It’s worth taking care of your garden right now because taking good care of beds in the fall will help them thrive next spring and summer.
Putting the garden to bed for the winter is mostly a matter of cleaning up and covering up. As fall progresses and temperatures drop, plants are preparing for dormancy. Here are the top tips to get you on your way:
Clear Out and Cut Back
Clearing out the blackened stems and foliage of annual flowers and vegetables will help prevent the possibility of disease and insect eggs over the winter. On perennials that have finished for the season, cut back the stems 6 to 8 inches from the ground.
It can be tempting to leave dead or dying plants where they are for the moment and clear up what’s left of them in the spring, but by doing many pests – slugs and snails for example will happily feast on this material, meaning they will be in the perfect place to start munching on your precious seedlings in the spring.
Stopping the fertilizing of perennials in late summer and slowly cutting back on watering will encourage them to slow their growth and harden off for winter. New growth is not encouraged late in the season as any new buds will die off in the cold weather.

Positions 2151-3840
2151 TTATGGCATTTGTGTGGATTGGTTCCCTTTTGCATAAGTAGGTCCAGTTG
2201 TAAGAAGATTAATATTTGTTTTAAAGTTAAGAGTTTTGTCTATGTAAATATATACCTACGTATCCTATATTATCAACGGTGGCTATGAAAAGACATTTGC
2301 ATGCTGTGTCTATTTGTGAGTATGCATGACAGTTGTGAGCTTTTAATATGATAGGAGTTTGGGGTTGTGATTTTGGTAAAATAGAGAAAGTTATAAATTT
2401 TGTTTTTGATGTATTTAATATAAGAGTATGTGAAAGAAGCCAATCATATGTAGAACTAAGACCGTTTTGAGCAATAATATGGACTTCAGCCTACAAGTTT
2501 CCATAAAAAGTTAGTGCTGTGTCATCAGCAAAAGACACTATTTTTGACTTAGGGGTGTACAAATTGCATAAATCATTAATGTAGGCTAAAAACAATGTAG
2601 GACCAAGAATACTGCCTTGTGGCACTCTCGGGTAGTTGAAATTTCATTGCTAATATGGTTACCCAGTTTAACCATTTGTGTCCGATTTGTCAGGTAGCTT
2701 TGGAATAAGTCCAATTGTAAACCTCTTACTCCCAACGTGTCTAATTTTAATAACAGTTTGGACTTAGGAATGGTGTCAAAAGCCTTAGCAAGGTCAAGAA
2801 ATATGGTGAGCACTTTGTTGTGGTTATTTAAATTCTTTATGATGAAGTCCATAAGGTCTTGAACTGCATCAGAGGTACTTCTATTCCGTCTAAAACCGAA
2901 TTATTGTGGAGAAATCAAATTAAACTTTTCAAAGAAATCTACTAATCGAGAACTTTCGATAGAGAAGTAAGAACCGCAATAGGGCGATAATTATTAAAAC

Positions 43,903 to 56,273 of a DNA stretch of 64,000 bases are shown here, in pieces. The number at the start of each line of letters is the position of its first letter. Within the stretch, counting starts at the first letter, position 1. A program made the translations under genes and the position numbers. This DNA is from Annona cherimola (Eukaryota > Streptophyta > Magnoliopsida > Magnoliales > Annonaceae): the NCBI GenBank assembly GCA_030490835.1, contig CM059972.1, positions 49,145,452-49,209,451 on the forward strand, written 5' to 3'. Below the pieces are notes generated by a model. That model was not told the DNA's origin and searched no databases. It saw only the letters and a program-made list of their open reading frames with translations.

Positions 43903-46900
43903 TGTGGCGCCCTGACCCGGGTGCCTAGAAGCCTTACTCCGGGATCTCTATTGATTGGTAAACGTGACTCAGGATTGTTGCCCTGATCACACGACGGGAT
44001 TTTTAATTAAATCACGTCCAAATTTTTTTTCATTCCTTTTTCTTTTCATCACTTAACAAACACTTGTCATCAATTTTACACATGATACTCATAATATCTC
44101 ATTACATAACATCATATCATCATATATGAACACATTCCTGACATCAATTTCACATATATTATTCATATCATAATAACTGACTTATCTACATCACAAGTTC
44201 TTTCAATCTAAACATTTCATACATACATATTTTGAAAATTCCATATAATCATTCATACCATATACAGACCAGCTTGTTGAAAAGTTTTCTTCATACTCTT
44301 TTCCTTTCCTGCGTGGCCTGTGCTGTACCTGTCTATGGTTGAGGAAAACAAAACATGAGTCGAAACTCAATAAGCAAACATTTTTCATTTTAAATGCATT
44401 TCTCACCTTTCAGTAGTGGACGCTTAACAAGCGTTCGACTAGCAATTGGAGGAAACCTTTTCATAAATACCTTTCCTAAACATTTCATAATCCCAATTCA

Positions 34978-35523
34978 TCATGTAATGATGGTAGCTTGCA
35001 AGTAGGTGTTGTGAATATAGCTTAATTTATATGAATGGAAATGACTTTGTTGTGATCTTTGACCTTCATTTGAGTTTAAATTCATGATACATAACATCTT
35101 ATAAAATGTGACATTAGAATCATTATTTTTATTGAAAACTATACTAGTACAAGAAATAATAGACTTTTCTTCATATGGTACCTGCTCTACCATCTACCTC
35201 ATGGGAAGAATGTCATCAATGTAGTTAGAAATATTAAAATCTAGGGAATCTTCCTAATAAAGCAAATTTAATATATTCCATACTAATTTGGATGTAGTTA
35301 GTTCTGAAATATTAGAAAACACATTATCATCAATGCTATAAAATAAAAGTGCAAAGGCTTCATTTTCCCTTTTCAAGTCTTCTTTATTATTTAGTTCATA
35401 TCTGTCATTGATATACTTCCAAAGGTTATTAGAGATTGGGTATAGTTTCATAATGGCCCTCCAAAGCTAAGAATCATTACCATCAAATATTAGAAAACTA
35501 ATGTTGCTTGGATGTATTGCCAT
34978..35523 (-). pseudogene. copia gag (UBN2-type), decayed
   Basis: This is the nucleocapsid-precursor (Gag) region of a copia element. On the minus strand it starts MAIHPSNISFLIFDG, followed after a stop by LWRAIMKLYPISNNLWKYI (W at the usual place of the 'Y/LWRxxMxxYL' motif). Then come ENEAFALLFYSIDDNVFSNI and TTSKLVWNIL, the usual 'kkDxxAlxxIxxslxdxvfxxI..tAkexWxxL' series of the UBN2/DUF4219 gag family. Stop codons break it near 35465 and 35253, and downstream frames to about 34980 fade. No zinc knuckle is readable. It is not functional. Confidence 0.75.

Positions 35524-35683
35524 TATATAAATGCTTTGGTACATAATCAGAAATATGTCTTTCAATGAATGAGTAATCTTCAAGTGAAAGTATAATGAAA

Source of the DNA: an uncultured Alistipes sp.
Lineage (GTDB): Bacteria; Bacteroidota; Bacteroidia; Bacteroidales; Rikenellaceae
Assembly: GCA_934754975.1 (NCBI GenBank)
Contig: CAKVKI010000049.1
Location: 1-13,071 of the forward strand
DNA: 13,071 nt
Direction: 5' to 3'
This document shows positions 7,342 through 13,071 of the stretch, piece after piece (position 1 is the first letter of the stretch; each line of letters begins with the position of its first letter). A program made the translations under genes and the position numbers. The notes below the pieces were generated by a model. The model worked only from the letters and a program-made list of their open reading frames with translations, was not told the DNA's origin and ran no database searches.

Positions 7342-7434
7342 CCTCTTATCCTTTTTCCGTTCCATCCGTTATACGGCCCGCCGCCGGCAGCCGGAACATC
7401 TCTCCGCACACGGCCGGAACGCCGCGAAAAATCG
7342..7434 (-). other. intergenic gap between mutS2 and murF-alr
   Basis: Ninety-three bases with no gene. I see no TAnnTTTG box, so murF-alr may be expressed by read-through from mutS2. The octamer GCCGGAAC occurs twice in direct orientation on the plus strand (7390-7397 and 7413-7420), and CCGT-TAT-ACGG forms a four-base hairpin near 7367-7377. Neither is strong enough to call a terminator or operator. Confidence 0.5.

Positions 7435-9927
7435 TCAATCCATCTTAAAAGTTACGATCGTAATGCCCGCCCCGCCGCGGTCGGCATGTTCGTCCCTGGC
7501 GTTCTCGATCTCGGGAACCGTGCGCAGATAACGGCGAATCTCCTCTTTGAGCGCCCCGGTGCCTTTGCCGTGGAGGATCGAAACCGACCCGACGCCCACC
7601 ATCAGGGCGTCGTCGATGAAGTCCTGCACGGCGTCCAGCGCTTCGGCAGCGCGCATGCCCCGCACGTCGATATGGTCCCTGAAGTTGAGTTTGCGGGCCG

Fall is a good time to feed perennials by working in a 4- to 6-inch-thick layer of compost (manure or organic matter) around the beds. The compost slowly breaks down, releasing the needed nutrients to plants and replenishing and improving the soil structure.
While it appears as if all activity in the garden has stopped, there’s a lot going on under the soil until it freezes. Newly transplanted trees and shrubs, divisions of perennials and hardy bulbs are all growing roots, and drawing on soil nutrients and moisture around them.
Most likely, the mulch you spread to protect the soil during the summer months has substantially decomposed. It is important to spread new mulch now – replacing the old mulch will also eliminate any disease or insects that have taken up residence there. The new mulch will add a thicker layer to protect the plants and soil over the winter months.
The idea is not so much to keep the soil warm as it is to keep the temperature even and insulate the bed. Watering your plants after a hard frost, but before winter sets in will re-hydrate so in the spring they will have enough moisture to begin their new growth.
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